Chairman Of The Joint Chiefs: DADT Repeal Compromise ‘Is To Certify Whether We Should Move Ahead’

Chairman Of The Joint Chiefs Of Staff Mike Mullen

Chairman Of The Joint Chiefs Of Staff Mike Mullen

Earlier this month, Senate Armed Services Committee Carl Levin (D-MI) sent a letter to Secretary of Defense Robert Gates clarifying the purpose of the year-long Defense Department review of the Don’t Ask, Don’t Tell policy. “Is the purpose of this comprehensive review to determine ‘whether’ to repeal the statute or is it to assess the issue related to ‘how’ to implement a repeal of the statute?” Levin asked. Gates responded that there was broad agreement that DADT should be repealed — “The question before us,” Gates said, referring to his February 2nd testimony, “is not whether the military prepares to make this change but how we … best prepare for it.” In his response to Levin, Gates said that in accordance with his testimony, the working group is charged with assessing the impact of ending the “Don’t Ask, Don’t Tell” law and “developing a plan to implement such a repeal in the most informed and effective manner possible.” “The outcome of this review is also intended to fully inform both Presidential and Congressional decision making to ensure a change in this law properly and fully addresses the various and complex considerations involved,” he wrote.

Yesterday, Joint Chiefs of Staff Chairman Admiral Mike Mullen reiterated his support for ending the policy through the delayed-implementation compromise developed by repeal advocates, Congress, and the White House, but said that repealing DADT was still an open question:

After reviewing results of the study, Mullen, the service chiefs and Defense Secretary Robert M. Gates would provide their recommendations to President Barack Obama. “So having that information will inform me and our leaders about what our recommendations will be,” he said.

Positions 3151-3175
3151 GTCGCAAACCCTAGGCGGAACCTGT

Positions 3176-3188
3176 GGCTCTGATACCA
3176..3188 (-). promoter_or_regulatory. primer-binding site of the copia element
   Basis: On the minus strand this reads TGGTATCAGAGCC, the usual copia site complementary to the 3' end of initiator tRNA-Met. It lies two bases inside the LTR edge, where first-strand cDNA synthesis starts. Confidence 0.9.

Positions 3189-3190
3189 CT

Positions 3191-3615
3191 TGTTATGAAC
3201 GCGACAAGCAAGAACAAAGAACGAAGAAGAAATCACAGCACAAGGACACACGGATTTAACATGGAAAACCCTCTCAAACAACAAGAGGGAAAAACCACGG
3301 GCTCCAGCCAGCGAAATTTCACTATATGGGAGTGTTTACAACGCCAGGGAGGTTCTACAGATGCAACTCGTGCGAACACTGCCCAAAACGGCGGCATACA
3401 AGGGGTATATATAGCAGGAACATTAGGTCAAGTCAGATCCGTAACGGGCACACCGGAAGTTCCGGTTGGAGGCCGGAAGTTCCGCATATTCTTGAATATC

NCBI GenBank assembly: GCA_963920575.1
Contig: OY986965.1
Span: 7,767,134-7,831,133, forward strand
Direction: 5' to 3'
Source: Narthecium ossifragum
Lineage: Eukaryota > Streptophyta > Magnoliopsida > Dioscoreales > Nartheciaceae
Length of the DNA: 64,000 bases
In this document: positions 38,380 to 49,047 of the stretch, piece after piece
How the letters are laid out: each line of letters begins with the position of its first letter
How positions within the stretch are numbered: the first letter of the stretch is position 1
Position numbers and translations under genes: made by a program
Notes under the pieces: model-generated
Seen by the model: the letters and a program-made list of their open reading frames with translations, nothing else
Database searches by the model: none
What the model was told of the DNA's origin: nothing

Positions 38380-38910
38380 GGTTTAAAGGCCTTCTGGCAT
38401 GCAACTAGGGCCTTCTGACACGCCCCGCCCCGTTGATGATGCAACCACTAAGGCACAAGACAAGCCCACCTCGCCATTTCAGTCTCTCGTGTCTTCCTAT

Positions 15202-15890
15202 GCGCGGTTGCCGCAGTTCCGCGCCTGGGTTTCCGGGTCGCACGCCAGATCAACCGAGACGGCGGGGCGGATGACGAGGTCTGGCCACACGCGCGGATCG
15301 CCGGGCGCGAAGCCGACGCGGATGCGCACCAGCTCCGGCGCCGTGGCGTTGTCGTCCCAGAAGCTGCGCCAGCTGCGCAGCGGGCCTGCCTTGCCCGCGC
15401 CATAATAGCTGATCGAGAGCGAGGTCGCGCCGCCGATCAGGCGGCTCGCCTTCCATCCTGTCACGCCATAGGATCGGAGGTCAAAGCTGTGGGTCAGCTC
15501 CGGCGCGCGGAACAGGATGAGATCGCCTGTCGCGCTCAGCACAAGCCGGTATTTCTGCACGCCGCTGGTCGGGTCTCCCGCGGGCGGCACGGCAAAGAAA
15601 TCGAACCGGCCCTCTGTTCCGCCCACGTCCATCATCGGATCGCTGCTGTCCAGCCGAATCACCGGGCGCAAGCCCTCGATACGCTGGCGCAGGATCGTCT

Mullen called the “certification trigger” provided in the proposed amendment critical.

“The language in there right now preserves my prerogative – and I believe, my responsibility – to give the best military advice,” he said. “That trigger is to certify whether we should move ahead with that change, even if the law were to repeal it,” he told a reporter following the session.

Rep. Patrick Murphy’s (D-PA) amendment, however, suggests that both the study group and the “trigger” already assume that the policy will be repealed. For instance, the amendment states that the study group will “determine any impacts to military readiness, military effectiveness and unit cohesion… that may result from the repeal of the law and recommend any actions that should be taken in light of such impacts.” The group is tasked with determining “leadership, guidance, and training…appropriate changes to existing policies and regulations….appropriate changes (if any) to the Uniform Code of Military Justice.”

The President, Secretary of Defense and the Chairman of the Joint Chiefs will then review these recommendations (which seek to ensure that a repeal does not undermine military effectiveness) and certify that “the implementation of necessary policies and regulations” pursuant to the repeal are “consistent with the standards of military readiness, military effectiveness, unit cohesion, and recruiting and retention of the Armed Forces.”

Mullen himself has publicly and privately assured lawmakers that he believes the policy should be repealed. As Murphy told me yesterday, “I take both Secretary of Defense Gates and Chairman of the Joint Chiefs of Staff Mullen at their word and that they both have articulated the need to repeal Don’t Ask, Don’t Tell.” “I’m fully confident in the public testimony of both Secretary of Defense Gates of Chairman Mike Mullen and our current Commander in Chief, Barack Obama, that they have been very clear that they want to have a nondiscriminatory policy in place,” Murphy told me.